Here's a photo from the ground of my project. The route climbs the two gold streaks to the bulge above. Then it navigates mostly straight up through a series of steep bulges with perfect positive holds. Overall, the route probably is about 80ft high and overhangs about 30ft. I've dubbed the project the "Rapunzel Project" as you have to climb the golden locks of hair to get the prize.

I was out here for a few days a year and a half ago and put a little time into the route then. Check out this short video Pat Goodman put together of that trip which includes a few clips of me working the lower face on TR.

New River Gorge Projects from Pat Goodman on Vimeo.

Stay tuned for progress as I begin working on this more. Also wish me good luck in having the weather cooperate.

Monday, March 4, 2013

2013 ABS Nationals

Last weekend was the ABS junior nationals which I'm sure was a great show and the weekend before last I was down in Colorado Springs competing in the adult bouldering nationals. This year's field was probably the strongest yet with many seasoned veterans and a host of super-strong graduates of the ABS junior program. Each year the junior events get more and more competitive and the kids coming out of these are mutants. It's cool to see the progression of competition climbing, especially with the looming possibility of joining the olympics, but it makes my job harder and harder each year I decide to compete again.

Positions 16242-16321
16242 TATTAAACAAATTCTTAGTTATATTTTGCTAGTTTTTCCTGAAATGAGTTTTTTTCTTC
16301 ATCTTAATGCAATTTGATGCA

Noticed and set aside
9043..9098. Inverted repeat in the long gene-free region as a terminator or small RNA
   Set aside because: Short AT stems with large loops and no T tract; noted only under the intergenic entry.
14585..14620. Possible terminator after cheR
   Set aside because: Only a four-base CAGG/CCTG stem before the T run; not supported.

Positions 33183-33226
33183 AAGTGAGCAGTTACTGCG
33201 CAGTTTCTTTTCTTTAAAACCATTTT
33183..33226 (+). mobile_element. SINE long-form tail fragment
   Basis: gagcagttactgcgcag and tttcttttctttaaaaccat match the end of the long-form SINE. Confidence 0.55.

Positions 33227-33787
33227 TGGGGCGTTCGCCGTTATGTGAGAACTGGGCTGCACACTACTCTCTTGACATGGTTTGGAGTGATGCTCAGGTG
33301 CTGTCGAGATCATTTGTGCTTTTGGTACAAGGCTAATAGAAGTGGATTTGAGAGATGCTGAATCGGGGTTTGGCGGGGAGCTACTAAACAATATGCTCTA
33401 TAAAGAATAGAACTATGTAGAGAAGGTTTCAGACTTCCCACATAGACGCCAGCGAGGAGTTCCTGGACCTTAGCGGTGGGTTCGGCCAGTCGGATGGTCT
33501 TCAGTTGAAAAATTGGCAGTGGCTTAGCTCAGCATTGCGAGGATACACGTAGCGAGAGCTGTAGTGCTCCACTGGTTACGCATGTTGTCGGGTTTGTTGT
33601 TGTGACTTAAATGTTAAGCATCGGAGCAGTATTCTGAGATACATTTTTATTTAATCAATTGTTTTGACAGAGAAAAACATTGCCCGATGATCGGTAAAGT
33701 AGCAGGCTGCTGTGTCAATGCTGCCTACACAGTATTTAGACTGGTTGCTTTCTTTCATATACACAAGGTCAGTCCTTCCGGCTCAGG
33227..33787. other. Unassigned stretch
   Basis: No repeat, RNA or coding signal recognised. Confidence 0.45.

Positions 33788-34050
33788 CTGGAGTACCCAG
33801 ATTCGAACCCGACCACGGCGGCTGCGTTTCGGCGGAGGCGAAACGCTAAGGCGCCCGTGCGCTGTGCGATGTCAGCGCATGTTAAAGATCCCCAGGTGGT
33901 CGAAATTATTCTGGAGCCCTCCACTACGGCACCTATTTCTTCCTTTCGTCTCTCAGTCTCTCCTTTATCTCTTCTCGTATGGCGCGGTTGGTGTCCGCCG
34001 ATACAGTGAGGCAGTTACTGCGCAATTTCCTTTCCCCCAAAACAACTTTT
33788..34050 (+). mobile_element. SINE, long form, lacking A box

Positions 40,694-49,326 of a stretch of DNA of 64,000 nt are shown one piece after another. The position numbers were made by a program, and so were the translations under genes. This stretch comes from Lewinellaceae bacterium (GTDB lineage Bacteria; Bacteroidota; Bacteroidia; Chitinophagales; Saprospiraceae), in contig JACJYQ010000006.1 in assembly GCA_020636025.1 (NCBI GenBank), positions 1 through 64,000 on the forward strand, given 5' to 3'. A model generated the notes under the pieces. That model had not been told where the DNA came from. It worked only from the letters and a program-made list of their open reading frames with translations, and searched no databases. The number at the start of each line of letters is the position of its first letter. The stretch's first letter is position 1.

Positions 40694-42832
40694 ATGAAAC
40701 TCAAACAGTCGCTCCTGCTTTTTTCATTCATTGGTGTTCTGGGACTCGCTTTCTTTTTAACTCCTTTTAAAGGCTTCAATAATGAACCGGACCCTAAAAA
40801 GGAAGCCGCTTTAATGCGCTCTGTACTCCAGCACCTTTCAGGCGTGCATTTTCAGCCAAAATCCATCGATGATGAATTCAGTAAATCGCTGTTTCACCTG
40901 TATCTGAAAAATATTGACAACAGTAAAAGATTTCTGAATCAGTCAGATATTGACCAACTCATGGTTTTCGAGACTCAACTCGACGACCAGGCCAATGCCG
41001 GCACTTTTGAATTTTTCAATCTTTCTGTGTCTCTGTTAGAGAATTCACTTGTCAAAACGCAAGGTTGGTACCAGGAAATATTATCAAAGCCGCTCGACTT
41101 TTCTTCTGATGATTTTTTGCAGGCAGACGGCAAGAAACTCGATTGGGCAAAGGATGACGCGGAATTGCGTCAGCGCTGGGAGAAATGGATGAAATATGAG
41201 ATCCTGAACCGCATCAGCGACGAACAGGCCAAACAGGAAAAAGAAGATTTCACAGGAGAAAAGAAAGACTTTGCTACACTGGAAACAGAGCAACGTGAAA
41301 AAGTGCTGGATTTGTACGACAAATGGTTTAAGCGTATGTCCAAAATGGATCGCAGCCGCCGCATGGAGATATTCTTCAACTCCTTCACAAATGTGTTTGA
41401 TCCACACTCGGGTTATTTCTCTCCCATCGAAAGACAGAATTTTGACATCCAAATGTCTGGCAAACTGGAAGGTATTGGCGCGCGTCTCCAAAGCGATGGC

I probably trained more this year than any past year and it payed off. I finished with my best final result yet and I broke the top ten with my qualifiers result. It's funny, though, for me training is just climbing on plastic as much as my body can handle. Although I'd like to campus and push myself more with supplementary training, it has always led to injury for me. I've found that the best course is for me to climb as many new gym problems as possible, often forcing myself to read them quickly, and train myself to be used to the rapid pace of climbing required in these comps. When you're climbing outdoors, you generally rest at least 5-15 minutes between serious burns (except for quick beta-figuring-out attempts). In the comps, however, you have only 4-5 minutes per problem to get it done and only 4-5 minutes of rest between problems. The pump loads up in your forearms quickly.

In the qualifiers, I climbed the first three problems fairly efficiently flashing each one. Even still, I was quite pumped after the long, steep third problem. I came out to the fourth with intensity, but I think I was lacking a bit of confidence that can be so necessary at times. I got to a hard move on the problem, I faltered. I know I was capable of doing the move and in fact I did it on my third try, but I didn't have that absolute belief in my ability when I was staring down the hold on my flash go. This is the mental aspect of comp climbing that is so essential and separates the best of the best from the rest. I was a bit disappointed that I flubbed the move twice. By the time I stuck the crux move, I was running out of time and was too tired to crank the finishing move. Still I had a good high point and was confident in my performance going into the final qualifiers problem.